1. B.J.B Bosworth, “Mussolini the Duce; Sawdust Caesar, Roman Statesman or Dictator Minor?” The Italian Dictatorship: Problems and Perspectives in the Interpretation of Mussolini and Fascism, London: Arnold, 1998, 74.

2. Bosworth, “Mussolini the Duce” 73-74.

3. Bosworth, “Mussolini the Duce” 67.

4. Bosworth, “Mussolini the Duce” 73.

5. Bosworth, “Mussolini the Duce” 81.


Commonalities vs. Sameness

In Three New Deals, author Wolfganf Schivelbusch  argues how three powerful states were all led by common ideals leading up to WWII.  This is not to confuse with ‘same’ ideals in any sense.  While these terms may seem alike, Schivelbusch clearly states there is a difference.  He argues that while the United States, Germany, and Italy had common features the three cannot be considered identical in any way.  It is difficult to place the United States, a democratic society, in the same category as two authoritative countries, but Schivelbusch continues to explain how they represent one another while being different at the same time.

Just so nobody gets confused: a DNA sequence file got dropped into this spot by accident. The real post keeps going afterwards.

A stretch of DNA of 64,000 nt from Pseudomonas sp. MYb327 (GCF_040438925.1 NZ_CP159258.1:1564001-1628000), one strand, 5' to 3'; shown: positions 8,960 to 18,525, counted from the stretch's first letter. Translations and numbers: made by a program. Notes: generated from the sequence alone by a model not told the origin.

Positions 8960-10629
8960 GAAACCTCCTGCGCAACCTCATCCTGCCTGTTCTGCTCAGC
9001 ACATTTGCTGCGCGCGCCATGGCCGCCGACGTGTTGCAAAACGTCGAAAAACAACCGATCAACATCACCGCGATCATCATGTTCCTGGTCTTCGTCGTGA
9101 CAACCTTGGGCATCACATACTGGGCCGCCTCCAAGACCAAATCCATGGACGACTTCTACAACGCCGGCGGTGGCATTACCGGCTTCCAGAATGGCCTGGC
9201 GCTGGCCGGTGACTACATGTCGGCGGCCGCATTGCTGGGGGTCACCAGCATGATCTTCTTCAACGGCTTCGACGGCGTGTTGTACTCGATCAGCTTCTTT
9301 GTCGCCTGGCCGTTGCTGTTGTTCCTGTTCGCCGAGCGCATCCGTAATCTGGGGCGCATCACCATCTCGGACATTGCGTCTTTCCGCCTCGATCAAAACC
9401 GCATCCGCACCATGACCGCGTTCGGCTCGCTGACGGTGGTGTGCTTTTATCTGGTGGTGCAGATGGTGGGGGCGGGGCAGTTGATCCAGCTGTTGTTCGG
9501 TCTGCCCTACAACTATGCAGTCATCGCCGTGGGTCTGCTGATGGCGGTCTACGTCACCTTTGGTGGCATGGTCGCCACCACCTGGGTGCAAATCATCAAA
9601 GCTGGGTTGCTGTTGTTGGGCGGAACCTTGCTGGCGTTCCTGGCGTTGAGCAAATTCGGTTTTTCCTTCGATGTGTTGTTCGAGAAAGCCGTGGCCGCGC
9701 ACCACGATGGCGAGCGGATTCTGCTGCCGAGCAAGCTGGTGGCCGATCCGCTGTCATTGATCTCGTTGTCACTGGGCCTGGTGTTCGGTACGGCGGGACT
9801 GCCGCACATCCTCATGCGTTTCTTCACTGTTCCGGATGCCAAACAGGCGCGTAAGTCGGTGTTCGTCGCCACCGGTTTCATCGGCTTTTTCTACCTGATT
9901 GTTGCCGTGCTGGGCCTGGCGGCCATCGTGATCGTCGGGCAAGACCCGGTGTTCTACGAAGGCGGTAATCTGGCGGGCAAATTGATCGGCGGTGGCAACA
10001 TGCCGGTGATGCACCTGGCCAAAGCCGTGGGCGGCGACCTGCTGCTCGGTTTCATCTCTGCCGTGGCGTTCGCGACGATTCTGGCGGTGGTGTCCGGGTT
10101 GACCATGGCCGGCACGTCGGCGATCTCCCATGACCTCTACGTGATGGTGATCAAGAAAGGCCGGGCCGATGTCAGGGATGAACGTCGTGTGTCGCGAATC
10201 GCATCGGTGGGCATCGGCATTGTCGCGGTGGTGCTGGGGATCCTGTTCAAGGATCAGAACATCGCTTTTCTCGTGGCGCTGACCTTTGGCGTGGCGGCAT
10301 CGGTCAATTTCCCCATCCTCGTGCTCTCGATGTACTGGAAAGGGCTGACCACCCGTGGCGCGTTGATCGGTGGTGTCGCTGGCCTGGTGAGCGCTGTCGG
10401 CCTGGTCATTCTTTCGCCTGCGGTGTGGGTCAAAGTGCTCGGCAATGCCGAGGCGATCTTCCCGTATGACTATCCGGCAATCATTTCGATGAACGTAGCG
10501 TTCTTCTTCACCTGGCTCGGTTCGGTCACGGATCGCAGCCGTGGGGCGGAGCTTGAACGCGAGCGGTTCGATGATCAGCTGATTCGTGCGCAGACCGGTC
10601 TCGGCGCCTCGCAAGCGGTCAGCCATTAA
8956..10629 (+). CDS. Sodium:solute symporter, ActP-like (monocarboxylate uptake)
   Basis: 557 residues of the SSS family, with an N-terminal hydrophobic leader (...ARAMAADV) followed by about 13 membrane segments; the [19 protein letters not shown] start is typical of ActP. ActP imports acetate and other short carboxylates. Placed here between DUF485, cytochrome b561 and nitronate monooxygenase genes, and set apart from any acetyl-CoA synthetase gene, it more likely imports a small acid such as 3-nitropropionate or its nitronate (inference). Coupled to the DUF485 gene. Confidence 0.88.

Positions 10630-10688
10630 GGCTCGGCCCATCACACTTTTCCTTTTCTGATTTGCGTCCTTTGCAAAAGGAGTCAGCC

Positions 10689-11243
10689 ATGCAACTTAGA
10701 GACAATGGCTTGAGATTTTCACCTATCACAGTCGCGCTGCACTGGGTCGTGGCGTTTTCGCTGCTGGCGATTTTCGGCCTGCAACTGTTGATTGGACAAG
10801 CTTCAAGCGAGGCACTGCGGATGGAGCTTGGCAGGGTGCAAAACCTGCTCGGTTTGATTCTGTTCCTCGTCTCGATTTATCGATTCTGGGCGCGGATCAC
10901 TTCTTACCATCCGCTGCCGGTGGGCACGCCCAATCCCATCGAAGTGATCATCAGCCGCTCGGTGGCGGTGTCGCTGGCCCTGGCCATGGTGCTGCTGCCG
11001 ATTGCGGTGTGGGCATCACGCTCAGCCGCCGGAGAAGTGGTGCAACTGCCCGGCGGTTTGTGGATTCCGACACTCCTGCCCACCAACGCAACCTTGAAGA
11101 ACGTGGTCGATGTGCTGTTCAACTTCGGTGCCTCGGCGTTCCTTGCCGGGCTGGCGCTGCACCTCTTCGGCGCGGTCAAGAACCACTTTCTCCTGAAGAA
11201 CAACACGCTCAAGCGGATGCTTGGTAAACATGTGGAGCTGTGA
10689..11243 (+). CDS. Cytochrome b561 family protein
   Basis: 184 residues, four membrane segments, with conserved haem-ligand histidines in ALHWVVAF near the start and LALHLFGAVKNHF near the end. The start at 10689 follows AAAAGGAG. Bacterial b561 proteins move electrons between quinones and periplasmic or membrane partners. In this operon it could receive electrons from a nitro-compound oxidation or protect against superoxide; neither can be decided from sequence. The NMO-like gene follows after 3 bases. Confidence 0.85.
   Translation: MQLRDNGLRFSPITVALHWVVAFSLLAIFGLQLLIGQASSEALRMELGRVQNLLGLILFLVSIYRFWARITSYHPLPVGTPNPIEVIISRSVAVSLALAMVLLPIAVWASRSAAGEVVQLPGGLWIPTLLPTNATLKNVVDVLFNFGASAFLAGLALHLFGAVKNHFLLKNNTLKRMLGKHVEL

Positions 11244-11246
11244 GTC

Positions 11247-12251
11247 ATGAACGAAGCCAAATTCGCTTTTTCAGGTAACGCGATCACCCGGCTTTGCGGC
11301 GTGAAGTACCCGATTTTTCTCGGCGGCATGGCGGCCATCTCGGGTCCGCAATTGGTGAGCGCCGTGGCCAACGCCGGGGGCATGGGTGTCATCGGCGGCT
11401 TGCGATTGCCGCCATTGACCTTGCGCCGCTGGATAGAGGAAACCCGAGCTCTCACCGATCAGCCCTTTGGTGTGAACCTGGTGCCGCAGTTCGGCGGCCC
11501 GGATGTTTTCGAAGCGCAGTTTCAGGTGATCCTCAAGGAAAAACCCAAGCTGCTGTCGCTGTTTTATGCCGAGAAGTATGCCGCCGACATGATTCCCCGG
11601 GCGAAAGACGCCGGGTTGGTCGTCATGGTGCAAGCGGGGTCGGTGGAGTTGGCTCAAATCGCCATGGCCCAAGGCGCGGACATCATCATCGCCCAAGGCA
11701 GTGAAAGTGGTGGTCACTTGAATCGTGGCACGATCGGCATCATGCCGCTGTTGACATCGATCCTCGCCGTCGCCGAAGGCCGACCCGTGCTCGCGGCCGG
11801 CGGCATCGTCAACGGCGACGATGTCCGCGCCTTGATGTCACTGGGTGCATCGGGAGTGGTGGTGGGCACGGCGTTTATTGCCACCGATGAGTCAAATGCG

Franklin Roosevelt’s New Deal consisted of a series of acts that were established to help the United States recover from the Great Depression.  While the New Deal looks as it could help the recovery process, it ultimately did nothing but create criticism both internationally and domestically.  Much of the criticism was towards FDR and his Fascist and National Socialist fascinations.  Schivelbusch argues how Germany and Italy identified the similarities of FDR’s economic solutions and supported his dictatorial leadership style.  While these solutions may have been similar to those of the Fascist or National Socialist, they are not identical in any matter.